In my over forty years in business, the most frequent failure I see in people conducting sales functions (after forgetting to ask for the business) is that they seem to think as a salesman rather than a customer.
Why do they need to transform their thinking? Because today (as always) salespeople are in the business of providing solutions to problems, answers to challenges and help with opportunities. How can they do that if they are consumed with questions like “do they have money to spend” and “am I talking to the right level” and even “do they have a need for my product”? This is all great sales management questions and we expect our salespeople to get the answers for us to help us ensure our teams are focused on where the business is most likely to come from. But don’t for a minute believe that this activity is actually selling. As a professional salesperson, we need to ask these questions in support of a professional sales organization managing its resources and spending them wisely, but this is not selling.
What else is not true selling? Another common error I see over and over is the belief of some salespeople that they think that if they have just the right phrase or pitch, this will convince the customer to buy. Coincidentally, this is what makes selling to salespeople so easy – they have already bought into the thought of the perfect pitch so when they hear a good one, they are ready to buy. Preparing for a sales call with phrases, benefits, features and references is all part of normal readiness, so it seems to many that reciting these back to a client is actually convincing them to buy. It's not.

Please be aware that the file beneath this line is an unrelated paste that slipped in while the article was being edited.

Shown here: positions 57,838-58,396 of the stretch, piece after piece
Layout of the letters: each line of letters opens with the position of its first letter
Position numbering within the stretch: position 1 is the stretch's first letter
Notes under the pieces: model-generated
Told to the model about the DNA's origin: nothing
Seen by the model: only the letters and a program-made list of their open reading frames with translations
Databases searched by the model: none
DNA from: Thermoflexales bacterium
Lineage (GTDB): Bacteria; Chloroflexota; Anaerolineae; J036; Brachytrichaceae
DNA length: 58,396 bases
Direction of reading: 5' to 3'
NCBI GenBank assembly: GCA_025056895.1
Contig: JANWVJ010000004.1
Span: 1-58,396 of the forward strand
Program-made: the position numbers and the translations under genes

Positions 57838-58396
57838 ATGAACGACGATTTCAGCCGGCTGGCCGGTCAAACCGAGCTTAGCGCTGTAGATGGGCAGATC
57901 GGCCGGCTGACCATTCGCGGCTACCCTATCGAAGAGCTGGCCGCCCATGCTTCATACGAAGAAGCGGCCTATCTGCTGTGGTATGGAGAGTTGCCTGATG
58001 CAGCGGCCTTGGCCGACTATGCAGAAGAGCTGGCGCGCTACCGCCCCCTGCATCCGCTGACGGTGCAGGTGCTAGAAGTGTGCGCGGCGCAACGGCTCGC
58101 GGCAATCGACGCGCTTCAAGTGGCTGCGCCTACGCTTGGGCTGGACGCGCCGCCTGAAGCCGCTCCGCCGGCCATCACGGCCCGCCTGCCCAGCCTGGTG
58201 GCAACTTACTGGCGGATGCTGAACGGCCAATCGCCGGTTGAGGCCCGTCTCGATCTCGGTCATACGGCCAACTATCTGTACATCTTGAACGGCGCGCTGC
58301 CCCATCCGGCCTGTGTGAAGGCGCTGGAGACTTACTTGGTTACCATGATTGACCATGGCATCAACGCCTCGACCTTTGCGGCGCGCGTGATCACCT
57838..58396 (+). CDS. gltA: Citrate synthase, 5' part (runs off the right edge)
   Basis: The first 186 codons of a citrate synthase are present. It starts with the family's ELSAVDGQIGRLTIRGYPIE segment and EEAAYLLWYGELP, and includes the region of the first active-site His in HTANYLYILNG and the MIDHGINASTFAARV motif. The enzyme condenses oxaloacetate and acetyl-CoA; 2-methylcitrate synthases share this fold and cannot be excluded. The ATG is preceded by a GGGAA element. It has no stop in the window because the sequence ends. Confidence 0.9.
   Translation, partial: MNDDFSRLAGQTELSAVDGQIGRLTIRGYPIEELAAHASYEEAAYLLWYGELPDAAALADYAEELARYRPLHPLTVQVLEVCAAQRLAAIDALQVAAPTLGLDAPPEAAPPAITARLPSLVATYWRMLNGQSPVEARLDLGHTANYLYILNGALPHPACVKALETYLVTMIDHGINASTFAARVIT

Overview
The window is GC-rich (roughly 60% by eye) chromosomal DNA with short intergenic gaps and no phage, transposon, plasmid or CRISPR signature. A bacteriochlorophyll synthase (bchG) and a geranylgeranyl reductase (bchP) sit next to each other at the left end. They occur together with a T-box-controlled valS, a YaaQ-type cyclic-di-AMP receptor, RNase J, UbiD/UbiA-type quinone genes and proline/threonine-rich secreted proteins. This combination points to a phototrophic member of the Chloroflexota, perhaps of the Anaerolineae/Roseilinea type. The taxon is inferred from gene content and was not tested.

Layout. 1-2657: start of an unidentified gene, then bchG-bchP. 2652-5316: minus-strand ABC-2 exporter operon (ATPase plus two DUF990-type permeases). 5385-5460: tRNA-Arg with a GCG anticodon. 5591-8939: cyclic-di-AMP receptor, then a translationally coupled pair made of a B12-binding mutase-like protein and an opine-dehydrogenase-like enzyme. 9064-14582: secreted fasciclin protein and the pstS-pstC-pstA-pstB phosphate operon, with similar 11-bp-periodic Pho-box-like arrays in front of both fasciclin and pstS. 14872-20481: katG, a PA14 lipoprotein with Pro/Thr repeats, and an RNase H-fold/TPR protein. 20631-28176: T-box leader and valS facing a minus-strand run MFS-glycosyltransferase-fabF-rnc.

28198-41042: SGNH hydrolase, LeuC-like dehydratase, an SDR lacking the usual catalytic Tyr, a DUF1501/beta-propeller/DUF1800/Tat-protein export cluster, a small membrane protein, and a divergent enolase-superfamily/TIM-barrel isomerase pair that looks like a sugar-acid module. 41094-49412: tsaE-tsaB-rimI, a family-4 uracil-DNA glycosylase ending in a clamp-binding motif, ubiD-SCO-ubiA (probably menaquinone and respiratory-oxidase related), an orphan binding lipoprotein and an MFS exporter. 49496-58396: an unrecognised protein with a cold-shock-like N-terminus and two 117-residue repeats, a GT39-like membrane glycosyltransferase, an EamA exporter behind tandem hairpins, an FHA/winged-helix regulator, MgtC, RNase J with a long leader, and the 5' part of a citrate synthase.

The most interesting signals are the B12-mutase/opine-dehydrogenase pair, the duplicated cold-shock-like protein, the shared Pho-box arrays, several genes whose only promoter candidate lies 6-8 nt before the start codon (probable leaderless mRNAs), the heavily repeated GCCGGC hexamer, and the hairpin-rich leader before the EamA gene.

Customers buy when they are convinced that your product will directly affect their lives in a positive manner. When they can see how their lives will be better, and by how much, then they are preparing to buy. But how did they get to this point? By the salesperson helping them imagine a life that has been made better by the product they are selling.
So how does a salesperson get a customer to imagine a better life with their product? A good start is to think like the customer – imagine yourself into their shoes for a day. What are my (their) everyday, biggest challenges? What’s the magnitude of the impact of the challenge? Is it lost revenues, delayed sales, high costs, employee skills, missed opportunities? Is there a potential match in the features and benefits of my product that might address the challenges? How much can I (they) afford to invest in a possible solution? What risk am I (they) prepared to take in buying a new product or solution? How will my (their) people adopt the new way of doing business? How will my (their) customers accept the new way of doing business? Sometimes it’s as simple as asking the customer direct questions about their business.
If you can think like your customer these questions (and answers) will come to you and allow you to answer any objections that may arise that might prevent a sale. And after that it becomes the salesperson’s task to use their character and personality to win customer trust – people still want to buy from people they like and trust.
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